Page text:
The accompanying idea – that the opposition don’t want power in the current mess – also doesn’t hold water: now’s exactly the time when you could institute sweeping change, because the electorate have no comfort zone to inhabit: whereas before the last election, warnings of impending problems were treated, by the electorate, much as an aging bon vivant treats warning to cut down on the booze and the fags, this time, they’ve just suffered a massive heart attack and will take serious action if holds out the hope of recovery.

It is therefore in the interests of all the parties bar FF to push for an election and to refuse to countenance any face saving accommodation with them: but whereas Lab and FG should certainly cooperate in this, Lab should insist that they are fighting the election as an alternative government. It shouldn’t be anyone’s job or patriotic duty to keep FF honest.

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6. D. J. P. O'Kane - February 24, 2009

For Labour to present themselves as an alternative government, wouldn’t they need to contest many more seats than they usually do? Do they have plans (or even the resources) to do that?

As for the idea of a national government, it seems to be coming out of the more technocratic wing of the elite. The profiteers and the cute hoors will always have the edge over that lot, though.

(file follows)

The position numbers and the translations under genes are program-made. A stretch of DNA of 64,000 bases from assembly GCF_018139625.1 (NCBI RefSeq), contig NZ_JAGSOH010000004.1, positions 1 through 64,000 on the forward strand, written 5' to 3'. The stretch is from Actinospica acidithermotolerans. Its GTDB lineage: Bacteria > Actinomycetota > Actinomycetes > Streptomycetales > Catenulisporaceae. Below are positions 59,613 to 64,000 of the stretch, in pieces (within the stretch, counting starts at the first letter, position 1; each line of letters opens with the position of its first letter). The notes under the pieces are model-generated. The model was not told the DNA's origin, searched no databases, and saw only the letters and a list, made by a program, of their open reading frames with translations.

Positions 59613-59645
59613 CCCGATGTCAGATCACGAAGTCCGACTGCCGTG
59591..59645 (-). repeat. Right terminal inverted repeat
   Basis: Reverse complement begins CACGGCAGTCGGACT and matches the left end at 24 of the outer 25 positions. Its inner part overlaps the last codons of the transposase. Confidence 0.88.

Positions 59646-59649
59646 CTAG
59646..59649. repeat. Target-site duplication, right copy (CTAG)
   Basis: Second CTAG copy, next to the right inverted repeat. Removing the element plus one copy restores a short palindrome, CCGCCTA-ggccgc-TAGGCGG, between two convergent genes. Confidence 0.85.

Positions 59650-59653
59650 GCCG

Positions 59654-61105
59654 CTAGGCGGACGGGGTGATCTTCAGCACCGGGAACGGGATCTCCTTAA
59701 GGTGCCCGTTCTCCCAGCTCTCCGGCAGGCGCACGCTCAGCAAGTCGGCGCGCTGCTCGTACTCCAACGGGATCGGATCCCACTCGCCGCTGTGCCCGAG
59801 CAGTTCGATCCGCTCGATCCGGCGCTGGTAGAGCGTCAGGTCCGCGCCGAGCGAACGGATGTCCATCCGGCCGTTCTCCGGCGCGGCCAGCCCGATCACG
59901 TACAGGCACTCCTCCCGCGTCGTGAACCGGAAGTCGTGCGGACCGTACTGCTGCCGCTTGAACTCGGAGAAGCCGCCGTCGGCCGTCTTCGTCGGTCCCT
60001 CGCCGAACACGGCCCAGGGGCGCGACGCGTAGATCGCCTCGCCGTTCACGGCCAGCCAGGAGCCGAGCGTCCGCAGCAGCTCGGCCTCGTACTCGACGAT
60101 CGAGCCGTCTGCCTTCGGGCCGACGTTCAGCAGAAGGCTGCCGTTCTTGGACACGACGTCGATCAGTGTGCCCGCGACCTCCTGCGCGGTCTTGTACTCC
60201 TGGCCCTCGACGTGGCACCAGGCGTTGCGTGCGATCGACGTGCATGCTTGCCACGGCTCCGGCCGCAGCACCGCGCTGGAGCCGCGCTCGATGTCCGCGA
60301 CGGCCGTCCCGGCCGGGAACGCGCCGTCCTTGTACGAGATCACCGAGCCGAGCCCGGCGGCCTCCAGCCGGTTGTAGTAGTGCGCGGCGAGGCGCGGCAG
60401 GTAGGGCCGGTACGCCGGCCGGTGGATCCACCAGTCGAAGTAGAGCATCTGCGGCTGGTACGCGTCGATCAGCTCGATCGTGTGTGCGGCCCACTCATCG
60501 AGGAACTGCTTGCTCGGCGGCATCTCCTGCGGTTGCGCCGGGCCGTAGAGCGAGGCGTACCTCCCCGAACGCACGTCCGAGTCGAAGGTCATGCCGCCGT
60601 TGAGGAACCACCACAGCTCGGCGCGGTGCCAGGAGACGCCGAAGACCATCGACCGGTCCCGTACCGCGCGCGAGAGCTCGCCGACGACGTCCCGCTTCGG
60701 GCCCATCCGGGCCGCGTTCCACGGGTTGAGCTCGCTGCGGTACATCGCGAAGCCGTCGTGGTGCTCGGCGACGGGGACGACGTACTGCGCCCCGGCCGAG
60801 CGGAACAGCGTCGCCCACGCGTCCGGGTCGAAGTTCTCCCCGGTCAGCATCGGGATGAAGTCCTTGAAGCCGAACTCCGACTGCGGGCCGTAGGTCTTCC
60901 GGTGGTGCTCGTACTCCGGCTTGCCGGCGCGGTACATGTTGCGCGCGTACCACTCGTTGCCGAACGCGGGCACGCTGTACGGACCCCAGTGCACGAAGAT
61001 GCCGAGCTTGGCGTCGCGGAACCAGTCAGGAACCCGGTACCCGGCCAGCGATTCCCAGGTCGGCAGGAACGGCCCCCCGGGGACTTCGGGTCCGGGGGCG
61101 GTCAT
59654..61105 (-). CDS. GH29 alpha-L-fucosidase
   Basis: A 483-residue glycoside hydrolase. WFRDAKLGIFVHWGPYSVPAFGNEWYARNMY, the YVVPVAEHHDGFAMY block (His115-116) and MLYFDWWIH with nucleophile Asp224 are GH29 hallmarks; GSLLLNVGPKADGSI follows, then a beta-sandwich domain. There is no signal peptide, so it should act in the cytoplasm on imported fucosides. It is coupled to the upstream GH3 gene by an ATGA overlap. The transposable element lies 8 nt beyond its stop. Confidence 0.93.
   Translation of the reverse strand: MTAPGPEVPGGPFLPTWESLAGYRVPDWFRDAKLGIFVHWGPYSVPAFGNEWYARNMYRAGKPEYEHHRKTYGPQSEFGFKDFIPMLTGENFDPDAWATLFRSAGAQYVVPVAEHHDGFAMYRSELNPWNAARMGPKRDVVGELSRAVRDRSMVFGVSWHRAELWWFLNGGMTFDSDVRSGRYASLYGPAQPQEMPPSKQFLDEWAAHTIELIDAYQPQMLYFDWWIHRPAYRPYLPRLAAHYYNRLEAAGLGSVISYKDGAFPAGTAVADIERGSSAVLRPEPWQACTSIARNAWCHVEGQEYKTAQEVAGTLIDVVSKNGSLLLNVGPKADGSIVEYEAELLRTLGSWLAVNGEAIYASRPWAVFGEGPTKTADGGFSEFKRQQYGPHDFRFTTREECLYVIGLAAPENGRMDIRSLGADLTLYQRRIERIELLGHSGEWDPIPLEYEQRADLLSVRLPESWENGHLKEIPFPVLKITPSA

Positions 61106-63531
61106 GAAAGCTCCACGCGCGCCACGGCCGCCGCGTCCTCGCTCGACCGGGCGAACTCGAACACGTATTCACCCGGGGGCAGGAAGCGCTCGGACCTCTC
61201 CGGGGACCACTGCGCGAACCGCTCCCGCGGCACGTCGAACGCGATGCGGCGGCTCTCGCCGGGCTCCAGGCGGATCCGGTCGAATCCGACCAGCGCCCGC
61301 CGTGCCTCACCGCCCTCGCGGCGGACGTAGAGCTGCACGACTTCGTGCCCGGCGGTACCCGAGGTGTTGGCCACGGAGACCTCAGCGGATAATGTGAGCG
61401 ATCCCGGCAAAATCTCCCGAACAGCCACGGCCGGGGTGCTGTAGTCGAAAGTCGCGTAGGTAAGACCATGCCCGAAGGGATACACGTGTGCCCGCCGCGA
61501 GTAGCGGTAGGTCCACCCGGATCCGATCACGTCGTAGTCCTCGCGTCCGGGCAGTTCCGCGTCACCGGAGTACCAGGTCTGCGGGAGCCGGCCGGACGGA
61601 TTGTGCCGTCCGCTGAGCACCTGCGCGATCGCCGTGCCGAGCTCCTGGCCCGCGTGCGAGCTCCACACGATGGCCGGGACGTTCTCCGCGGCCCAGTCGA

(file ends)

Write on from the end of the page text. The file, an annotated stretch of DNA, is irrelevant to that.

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7. sonofstan - February 24, 2009

For Labour to present themselves as an alternative government, wouldn’t they need to contest many more seats than they usually do?

They normally run a candidate in most constituencies (Mayo and Donegal are the usual exceptions): they need to focus on winning two seats in a few Dublin cons. maybe extra seats in Kildare, Cork, Wexford and Waterford AND pick up in some virgin territory – the BMW generally,( outside Galway) chiefly. Which means running more candidates, sure, but if Dublin’s anything to go on, that appears to be the strategy anyway.

As for the idea of a national government, it seems to be coming out of the more technocratic wing of the elite. The profiteers and the cute hoors will always have the edge over that lot, though.

The ‘revolutionary moment’ that EH thinks he sees may be this: the death of the cute hoor. He’s assailed from both sides: younger, often ideologically right- wing, engineers and financial service pros are embarrassed by him – look at the property pin – and the poorer and older voter wants him off their back; FF could pass into history like the DC in Italy (and pray we don’t get a Berlosconi in its place….)

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8. sonofstan - February 24, 2009

And a last point: the ‘reputational damage’ we’ve suffered isn’t confined to the financial institutions – it also stick to the party that facilitated irregularities therein. So a national govt. with FF still there would send out that well known erroneous telegram – ‘the ‘wrong message’

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9. The ‘Good’ Politics and the myth of bi-partisanship… or just why we (including John Gormley) should ignore those calls for ‘National’ Government… « The Cedar Lounge Revolution - February 25, 2009